Novel technique for repairing posterior medial meniscus root tears using porcine knees and biomechanical study

Jia Lin Wu, Chian Her Lee, Chan Tsung Yang, Chia Ming Chang, Guoan Li, Cheng Kung Cheng, Chih Hwa Chen, Hsu Shan Huang*, Yu Shu Lai

*Corresponding author for this work

Research output: Contribution to journalJournal Article peer-review

8 Scopus citations


Transtibial pullout suture (TPS) repair of posterior medial meniscus root (PMMR) tears was shown to achieve good clinical outcomes. The purpose of this study was to compare biome-chanically, a novel technique designed to repair PMMR tears using tendon graft (TG) and conventional TPS repair. Twelve porcine tibiae (n = 6 each) TG group: flexor digitorum profundus tendon was passed through an incision in the root area, created 5 mm postero-medially along the edge of the attachment area. TPS group: a modified Mason-Allen suture was created using no. 2 FiberWire. The tendon grafts and sutures were threaded through the bone tunnel and then fixed to the anterolateral cortex of the tibia. The two groups underwent cyclic loading followed by a load-to-failure test. Displacements of the constructs after 100, 500, and 1000 loading cycles, and the maximum load, stiffness, and elongation at failure were recorded. The TG technique had significantly lower elongation and higher stiffness compared with the TPS. The maximum load of the TG group was significantly lower than that of the TPS group. Failure modes for all specimens were caused by the suture or graft cutting through the meniscus. Lesser elongation and higher stiffness of the constructs in TG technique over those in the standard TPS technique might be beneficial for postoperative biological healing between the meniscus and tibial plateau. However, a slower rehabilitation program might be necessary due to its relatively lower maximum failure load.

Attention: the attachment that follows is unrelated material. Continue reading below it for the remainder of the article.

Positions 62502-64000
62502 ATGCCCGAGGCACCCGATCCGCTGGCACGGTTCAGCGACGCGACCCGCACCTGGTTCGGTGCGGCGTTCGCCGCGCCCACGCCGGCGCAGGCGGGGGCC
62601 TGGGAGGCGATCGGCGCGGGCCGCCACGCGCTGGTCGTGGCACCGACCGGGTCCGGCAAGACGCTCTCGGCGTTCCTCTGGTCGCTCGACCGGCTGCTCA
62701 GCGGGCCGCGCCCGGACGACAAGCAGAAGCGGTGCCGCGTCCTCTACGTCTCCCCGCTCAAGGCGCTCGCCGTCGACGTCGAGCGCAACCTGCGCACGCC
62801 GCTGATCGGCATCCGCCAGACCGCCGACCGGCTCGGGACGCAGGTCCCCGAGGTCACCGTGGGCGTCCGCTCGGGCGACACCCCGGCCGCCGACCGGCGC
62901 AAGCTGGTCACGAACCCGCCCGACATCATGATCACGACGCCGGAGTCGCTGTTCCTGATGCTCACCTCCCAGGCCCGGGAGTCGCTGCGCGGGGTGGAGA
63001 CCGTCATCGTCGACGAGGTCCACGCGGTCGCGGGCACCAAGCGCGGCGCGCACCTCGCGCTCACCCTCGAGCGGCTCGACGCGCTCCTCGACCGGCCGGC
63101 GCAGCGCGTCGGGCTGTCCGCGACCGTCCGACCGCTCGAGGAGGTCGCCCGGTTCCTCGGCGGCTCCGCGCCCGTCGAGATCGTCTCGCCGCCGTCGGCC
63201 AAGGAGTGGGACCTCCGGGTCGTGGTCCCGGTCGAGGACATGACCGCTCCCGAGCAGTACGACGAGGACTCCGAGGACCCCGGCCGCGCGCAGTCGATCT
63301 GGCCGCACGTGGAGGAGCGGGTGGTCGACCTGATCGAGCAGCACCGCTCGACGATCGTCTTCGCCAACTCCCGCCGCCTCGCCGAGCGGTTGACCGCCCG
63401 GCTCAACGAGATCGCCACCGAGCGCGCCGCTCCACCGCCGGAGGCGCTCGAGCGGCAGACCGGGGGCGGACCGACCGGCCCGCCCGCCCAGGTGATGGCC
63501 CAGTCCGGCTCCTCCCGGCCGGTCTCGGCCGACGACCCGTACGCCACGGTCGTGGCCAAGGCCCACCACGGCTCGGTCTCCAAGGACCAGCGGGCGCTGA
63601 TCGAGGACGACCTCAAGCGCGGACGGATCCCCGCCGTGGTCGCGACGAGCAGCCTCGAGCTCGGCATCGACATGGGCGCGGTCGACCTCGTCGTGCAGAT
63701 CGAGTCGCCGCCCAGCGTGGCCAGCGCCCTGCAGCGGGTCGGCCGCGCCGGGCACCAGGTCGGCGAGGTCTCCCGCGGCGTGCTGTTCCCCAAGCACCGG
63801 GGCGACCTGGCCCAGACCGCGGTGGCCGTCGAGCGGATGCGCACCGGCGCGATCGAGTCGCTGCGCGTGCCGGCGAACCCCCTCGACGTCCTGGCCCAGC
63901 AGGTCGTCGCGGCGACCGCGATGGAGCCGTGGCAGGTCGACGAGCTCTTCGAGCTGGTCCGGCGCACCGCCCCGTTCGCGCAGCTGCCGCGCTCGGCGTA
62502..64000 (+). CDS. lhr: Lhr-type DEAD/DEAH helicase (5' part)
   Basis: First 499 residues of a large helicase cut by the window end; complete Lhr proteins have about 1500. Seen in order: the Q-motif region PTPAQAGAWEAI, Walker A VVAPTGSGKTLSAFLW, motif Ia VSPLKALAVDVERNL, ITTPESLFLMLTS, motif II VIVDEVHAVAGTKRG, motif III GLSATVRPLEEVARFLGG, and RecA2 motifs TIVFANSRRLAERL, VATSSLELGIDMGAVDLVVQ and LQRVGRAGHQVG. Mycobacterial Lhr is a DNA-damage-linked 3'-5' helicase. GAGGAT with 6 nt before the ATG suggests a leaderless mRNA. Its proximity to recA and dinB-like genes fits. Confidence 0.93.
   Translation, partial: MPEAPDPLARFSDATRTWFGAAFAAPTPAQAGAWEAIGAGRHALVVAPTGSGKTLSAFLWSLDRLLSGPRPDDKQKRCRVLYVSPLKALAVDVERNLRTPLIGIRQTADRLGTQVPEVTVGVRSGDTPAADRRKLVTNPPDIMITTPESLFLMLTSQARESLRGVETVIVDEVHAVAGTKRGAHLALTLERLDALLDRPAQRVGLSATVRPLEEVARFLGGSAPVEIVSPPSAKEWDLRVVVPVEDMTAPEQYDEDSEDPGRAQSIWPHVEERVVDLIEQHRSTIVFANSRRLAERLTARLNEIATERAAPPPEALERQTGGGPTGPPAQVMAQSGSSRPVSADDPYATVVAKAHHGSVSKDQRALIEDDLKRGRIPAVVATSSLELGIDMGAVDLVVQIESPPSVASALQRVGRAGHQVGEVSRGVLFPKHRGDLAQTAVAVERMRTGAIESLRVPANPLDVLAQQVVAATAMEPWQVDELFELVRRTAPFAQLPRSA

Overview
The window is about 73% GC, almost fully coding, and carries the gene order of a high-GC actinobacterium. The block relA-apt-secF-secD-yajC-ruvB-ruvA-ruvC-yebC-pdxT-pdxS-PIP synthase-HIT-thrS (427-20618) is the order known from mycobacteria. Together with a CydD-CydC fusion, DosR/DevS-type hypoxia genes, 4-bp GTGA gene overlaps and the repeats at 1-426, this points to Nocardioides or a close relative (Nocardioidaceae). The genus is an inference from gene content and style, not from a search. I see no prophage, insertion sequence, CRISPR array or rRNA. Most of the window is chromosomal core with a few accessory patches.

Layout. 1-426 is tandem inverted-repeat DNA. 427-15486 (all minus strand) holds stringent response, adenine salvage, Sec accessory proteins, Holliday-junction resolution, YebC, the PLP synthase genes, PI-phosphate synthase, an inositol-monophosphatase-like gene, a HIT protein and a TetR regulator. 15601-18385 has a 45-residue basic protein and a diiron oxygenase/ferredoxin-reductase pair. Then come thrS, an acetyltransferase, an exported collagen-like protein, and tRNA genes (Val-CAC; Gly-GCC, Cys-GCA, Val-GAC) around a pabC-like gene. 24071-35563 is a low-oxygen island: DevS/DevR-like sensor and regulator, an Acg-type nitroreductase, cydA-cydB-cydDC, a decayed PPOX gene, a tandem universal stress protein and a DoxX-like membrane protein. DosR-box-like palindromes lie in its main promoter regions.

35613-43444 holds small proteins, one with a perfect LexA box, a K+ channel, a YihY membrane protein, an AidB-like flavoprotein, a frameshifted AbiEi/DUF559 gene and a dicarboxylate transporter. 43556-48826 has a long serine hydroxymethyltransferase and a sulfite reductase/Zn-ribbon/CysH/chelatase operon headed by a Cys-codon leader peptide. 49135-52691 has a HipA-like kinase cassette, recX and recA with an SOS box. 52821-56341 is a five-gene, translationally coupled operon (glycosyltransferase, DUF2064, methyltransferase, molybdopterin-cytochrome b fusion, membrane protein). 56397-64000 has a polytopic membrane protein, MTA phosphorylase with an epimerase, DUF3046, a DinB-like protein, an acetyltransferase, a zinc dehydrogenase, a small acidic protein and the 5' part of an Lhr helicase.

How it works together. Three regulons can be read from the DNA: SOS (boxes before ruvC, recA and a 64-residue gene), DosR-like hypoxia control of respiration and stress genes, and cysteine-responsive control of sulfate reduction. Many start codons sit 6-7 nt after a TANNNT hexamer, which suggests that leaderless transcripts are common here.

Original languageEnglish
Article numbere0192027
JournalPLoS ONE
Issue number2
StatePublished - 02 2018
Externally publishedYes

Bibliographical note

Publisher Copyright:
© 2018 Wu et al. This is an open access article distributed under the terms of the Creative Commons Attribution License, which permits unrestricted use, distribution, and reproduction in any medium, provided the original author and source are credited.


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